2.1. Summarizing

Summarizing theories

Synthesis Matrix

A synthesis matrix is used to contrast theoretical perspectives on different issues (2-3, max. 4, different authors, traditions or papers). Think for example “Chomsky vs. Saussure’s linguistics” or “Krashen vs. Ellis’ vision of input and output”. It works well when the selected authors or traditions (i.e., groups of authors) have very clear divergences (and eventual convergences) on specific aspects. Every column is one author or tradition or theoretical perspective. Every row is an aspect of the topic on which the authors either agree or disagree.

Aspect1What this author or this theoretical tradition has to say about this aspect.What about Author 2?Author 3 thinks otherwise…

Contrasting empirical studies

  • Understanding empirical results
  • Statistical significance and p-value
  • Effect size
  • Meta-analysis

Summary Table of Studies

A Table of studies works well for summarizing the main characteristics and findings of empirical studies, whether qualitative or—most often—quantitative. Many studies can be included (from 5 to 25, 40, 100…). Every line is one study, represented by one publication (reference).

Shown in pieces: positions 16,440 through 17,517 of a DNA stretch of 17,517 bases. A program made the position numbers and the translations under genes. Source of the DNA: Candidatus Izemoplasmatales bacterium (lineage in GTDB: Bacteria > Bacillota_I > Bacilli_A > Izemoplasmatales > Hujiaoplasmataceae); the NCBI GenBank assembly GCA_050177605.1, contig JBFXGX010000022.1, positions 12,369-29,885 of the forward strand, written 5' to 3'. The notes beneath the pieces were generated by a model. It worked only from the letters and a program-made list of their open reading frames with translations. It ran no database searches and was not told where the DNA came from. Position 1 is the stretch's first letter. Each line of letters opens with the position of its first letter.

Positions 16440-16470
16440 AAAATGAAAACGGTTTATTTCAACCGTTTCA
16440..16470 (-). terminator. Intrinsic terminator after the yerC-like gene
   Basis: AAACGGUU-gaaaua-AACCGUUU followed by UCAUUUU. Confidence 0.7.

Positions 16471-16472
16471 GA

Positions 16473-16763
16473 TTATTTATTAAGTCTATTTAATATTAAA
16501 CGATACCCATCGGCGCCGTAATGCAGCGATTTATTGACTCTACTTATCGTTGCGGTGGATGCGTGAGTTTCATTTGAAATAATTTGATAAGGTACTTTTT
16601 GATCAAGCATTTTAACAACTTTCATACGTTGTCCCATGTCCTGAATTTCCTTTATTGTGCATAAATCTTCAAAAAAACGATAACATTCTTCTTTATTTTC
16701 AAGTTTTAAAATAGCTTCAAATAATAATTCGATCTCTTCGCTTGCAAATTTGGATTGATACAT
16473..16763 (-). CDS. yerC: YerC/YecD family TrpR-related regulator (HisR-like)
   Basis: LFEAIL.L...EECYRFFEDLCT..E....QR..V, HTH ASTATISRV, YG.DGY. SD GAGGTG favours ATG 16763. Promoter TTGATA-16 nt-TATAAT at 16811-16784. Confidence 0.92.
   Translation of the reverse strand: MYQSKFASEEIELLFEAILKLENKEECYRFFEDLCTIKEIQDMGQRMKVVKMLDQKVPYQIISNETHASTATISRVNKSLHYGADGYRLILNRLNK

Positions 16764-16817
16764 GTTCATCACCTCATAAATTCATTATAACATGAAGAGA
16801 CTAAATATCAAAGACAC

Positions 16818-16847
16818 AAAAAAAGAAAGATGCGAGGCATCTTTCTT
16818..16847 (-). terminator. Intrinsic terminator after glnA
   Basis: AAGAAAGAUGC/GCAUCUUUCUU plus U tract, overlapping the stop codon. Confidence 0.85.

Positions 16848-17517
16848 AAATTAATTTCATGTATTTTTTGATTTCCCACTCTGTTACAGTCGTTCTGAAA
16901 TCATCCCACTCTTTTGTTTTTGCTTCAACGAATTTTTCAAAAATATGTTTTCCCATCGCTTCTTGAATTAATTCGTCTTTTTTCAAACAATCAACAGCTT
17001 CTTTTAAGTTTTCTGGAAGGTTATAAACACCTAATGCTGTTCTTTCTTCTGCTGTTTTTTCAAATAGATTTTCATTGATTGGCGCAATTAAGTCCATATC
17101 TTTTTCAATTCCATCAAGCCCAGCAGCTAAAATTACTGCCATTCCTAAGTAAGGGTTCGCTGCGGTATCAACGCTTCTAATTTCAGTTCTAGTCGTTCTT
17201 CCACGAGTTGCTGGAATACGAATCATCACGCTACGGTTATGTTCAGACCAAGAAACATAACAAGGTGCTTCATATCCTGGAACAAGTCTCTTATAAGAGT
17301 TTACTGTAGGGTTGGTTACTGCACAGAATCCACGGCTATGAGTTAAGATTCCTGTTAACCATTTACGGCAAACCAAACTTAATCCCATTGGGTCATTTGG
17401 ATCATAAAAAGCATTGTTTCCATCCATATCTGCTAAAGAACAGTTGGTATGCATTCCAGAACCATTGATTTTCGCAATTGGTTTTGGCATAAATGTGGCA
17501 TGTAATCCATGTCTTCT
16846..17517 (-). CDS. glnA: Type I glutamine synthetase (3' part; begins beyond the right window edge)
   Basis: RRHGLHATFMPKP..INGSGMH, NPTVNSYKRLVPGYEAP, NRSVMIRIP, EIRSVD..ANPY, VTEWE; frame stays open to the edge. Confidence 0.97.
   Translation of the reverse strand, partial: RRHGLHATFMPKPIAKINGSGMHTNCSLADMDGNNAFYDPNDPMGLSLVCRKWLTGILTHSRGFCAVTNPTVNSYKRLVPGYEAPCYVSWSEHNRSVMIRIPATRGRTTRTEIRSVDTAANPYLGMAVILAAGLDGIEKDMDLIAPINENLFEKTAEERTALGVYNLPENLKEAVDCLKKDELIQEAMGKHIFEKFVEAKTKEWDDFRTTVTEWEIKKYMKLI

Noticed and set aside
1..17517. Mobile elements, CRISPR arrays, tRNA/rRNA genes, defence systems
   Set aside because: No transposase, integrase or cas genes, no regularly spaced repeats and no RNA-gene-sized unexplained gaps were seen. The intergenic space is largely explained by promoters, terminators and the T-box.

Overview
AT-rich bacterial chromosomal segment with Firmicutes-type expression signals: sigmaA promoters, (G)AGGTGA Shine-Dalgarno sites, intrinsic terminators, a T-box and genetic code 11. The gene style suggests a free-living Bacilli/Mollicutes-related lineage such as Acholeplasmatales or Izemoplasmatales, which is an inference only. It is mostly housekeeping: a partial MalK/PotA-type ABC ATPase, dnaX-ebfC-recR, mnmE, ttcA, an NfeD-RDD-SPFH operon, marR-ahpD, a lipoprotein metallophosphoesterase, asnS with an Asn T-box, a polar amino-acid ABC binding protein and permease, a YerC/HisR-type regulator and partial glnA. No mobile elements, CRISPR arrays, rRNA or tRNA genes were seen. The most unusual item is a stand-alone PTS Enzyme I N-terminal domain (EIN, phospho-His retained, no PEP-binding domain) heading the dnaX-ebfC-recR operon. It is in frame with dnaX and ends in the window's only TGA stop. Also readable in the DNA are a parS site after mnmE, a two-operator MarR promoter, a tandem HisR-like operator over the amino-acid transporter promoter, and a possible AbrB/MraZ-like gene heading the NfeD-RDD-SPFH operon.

ReferenceStudy designSampleInterventionDep. variableOutcome measureMain findings
Ellis & Doe, 2015Experimental$N=26$
High school
London, UK
Tasks vs. exercisesSpeakingSpeech rate (# words/min)Sig. effect, $d=0.54$
Martin, 2010Qualitative$N=6$
Language center
Cuenca, Ecuador
Pink et al, 2011Correlational$N=160$

Other random examples:

From ‘[Introduction to literature reviews](https://www.monash.edu/rlo/graduate-research-writing/write-the-thesis/writing-a-literature-review/process)’ at Monash University
From ‘Introduction to literature reviews’ at Monash University

Advanced example (in medical research): NIH summary of clinical trials on Ivermectin as a treatment for COVID-19

  • Study
  • Methods
  • Results
  • Interpretation

Identifying gaps

Citing and quoting